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Lady MacBeth

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Lady Macbeth To what extent do you agree with Malcolm's description of Lady Macbeth as a "fiend- like queen"? In all of William Shakespeare's plays, Lady Macbeth has to be one of his most famous, interesting and notable creations. She is a character whose dramatic actions provoke a similarly dramatic change of opinion and reaction from the enthralled audience: from utmost horror and revulsion for her appeal to the spirits to "unsex" her and fill her with "direst cruelty", to that of unenviable pity and sympathy when "by self and violent hands took of her life". In the time of Shakespeare, women were identified with the homemaking and childbearing role, who were to have no input in their husband's affairs. However, Lady Macbeth bears no resemblance to this description to this role; in fact, she is the more dominant partner in the marriage and she was in control of her husband. This would have been unbelievable to an Elizabethan audience, which leads us to the play's major theme of appearance versus reality. Lady Macbeth is very clever in that she plays on the typical view of women at the time. Although she appears like a polite and ordinary wife, she is actually a remarkable woman, full of thoughts that would be frightening, not only by Elizabethan standards, but also by today standards too. Her outward appearance fools a lot of characters in the play, and played a part in the death of Duncan, who thought that she was a charming hostess on the night she was planning his murder. Ironically, it was Duncan who said "There's no art to find the mind's construction in the face". She is the epitomy of the play's central incantation courtesy of the witches: "Fair is foul, and foul is fair, hover through the fog and the filthy air". The first time the audience meet Lady Macbeth is when she is reading the letter from her husband informing her of what the witches told him about what the future may hold for them. ...read more.


Through her quote "I would while it (her baby) was smiling in my face, have plucked my nipple from his boneless gums and dashed the brains out, had I so sworn as you have done to this" we see how truly determined for the crown she is. This would have appalled the audience so much as she was a woman discussing murdering her own defenceless flesh and blood and she describes it vividly with great description and conviction. It also horrifies Macbeth but it has the desired affect on him as he goes on to murder Duncan. As she waits for her husband to return, we see in many ways that Lady Macbeth hasn't the 'direst cruelty' that so sorely required from the evil spirits and that she is not 'unsexed'. Firstly, she talks about how she has drunk some alcohol to stop her fears and nerves. Then she says that she would have murdered Duncan "had he not resembled my father as he slept". This quote reveals to us that Lady Macbeth still has feminine traits and is quite delicate. She retreats back to her usual self when an anxious Macbeth returns. She insults him and accuses a coward for not being able to go and smear blood over the servants to frame the murder on them. Macbeth regrets the murder, and he claims that he heard a voice telling him that he will never sleep again. A comforting Lady Macbeth then reassures him that "a little water clears us of this deed". This quote is important as it comes back to haunt Lady Macbeth towards the end of the play. This scene is also important, as it is here where we see the last time Macbeths together when Macbeth isn't King. There relationship now starts to weaken when Macbeth gets the 'golden round' and they aren't the couple that we seen at the start where they are deeply in love. ...read more.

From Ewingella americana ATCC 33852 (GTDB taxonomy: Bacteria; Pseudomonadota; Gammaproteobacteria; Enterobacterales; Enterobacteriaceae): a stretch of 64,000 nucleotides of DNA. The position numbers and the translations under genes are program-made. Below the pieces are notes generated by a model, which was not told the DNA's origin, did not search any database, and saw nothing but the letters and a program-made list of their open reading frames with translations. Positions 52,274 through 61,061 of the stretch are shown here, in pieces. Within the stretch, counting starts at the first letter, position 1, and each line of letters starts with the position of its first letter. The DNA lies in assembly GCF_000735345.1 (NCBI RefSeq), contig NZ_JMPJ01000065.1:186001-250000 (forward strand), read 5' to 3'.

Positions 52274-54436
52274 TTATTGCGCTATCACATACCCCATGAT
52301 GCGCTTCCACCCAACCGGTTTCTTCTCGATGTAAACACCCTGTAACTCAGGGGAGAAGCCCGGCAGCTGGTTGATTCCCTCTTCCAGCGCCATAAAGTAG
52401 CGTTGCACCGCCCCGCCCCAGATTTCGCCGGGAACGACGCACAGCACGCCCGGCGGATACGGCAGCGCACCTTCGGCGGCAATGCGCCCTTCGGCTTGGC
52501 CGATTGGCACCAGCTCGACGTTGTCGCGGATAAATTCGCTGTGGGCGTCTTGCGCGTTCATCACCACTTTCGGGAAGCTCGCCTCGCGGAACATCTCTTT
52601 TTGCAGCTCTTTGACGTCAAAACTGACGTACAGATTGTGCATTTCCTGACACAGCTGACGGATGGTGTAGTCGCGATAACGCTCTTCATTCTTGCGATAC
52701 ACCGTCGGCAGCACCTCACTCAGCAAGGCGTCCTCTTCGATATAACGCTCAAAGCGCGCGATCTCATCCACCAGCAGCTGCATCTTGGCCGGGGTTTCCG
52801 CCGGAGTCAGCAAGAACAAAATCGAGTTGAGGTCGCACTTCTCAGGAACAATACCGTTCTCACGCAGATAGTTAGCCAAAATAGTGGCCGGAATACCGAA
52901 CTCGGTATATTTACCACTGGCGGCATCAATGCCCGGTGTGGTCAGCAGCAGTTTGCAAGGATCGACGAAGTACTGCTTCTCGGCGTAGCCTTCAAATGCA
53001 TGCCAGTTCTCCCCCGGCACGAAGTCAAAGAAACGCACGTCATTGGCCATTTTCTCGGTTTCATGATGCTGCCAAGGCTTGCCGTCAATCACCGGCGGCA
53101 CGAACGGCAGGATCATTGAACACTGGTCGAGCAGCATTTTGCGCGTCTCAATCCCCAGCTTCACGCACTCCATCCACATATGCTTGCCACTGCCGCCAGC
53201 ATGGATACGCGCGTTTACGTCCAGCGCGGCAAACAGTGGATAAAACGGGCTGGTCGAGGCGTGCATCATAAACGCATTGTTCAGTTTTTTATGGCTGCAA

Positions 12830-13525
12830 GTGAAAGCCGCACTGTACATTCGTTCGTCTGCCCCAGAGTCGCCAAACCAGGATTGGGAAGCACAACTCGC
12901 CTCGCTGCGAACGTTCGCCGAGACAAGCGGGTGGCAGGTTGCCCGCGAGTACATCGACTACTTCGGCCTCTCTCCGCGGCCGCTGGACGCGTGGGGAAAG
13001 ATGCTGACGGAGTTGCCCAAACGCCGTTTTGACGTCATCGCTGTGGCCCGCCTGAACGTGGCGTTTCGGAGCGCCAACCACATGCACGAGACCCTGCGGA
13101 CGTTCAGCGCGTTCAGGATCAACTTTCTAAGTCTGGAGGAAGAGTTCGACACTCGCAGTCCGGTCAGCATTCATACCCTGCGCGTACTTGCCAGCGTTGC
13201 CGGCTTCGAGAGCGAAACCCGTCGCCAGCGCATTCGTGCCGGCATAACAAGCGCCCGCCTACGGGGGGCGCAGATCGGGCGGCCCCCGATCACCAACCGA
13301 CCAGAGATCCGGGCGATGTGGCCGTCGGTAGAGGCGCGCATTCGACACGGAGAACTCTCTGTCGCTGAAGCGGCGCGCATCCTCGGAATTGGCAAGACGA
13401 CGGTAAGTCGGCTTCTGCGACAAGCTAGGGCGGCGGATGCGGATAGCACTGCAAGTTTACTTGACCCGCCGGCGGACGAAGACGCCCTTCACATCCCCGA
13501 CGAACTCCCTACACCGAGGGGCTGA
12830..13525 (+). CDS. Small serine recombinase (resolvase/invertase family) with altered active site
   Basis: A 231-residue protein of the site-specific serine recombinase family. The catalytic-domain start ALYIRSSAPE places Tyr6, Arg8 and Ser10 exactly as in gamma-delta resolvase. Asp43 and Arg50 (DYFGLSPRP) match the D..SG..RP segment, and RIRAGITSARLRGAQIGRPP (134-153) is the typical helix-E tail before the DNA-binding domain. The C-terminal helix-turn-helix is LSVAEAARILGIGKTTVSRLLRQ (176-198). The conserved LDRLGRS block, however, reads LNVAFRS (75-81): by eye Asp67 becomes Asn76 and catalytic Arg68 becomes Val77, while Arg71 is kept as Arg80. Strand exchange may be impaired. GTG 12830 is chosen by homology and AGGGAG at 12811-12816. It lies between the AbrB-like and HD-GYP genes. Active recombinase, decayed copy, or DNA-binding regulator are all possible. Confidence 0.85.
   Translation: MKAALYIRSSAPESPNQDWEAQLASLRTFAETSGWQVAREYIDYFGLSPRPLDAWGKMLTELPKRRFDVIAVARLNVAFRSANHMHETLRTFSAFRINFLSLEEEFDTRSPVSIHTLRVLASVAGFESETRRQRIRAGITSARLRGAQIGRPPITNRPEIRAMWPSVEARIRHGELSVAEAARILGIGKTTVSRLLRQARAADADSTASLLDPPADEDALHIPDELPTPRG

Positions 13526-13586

Lady Macbeth kills herself for two reasons: she feels she has been neglected by her once adoring husband and thus has nothing else to do and she feels guilty for the murderers that she was involved in. She is plagued by Duncan's blood and she is isolated in her ordeal. Her death comes as a welcome escape for her as she can't deal with her conscience and the responsibility of what she has done. She can't live with her 'disease'. In my opinion, I do not believe that Lady Macbeth is a 'fiend- like queen'. I think that the things that she did such as demanding evil in her life and persuading her husband to kill Duncan in the early part of the play were definitely horrific, but not worthy of describing as fiend- like. Everything she did was for her and Macbeth. It was him who informed her that he wanted to be king and she seen his potential and ambition and encouraged him as she knew he wanted to kill Duncan but he knew he was afraid. She did everything for him because she loved him but once he realised that he didn't need her to encourage him to kill anymore he just discarded her. Lady Macbeth is definitely the stronger one of the marriage and after Duncan's murder when she has some problems of her own she doesn't reveal them to her husband and tends to his needs instead, even though her problems will escalate in to a mental problem and her death. She regrets and feels guilty over the things she has done and if she was fiend- like, I do not believe that she would feel remorse for the crimes she committed. I think that the things that Macbeth done were closer to fiend-like than what she did such as killing Macduff's wife and children, but I believe that the only true fiends in the play are the witches for it is them who brought so much misery to the characters' life's. ?? ?? ?? ?? ...read more.

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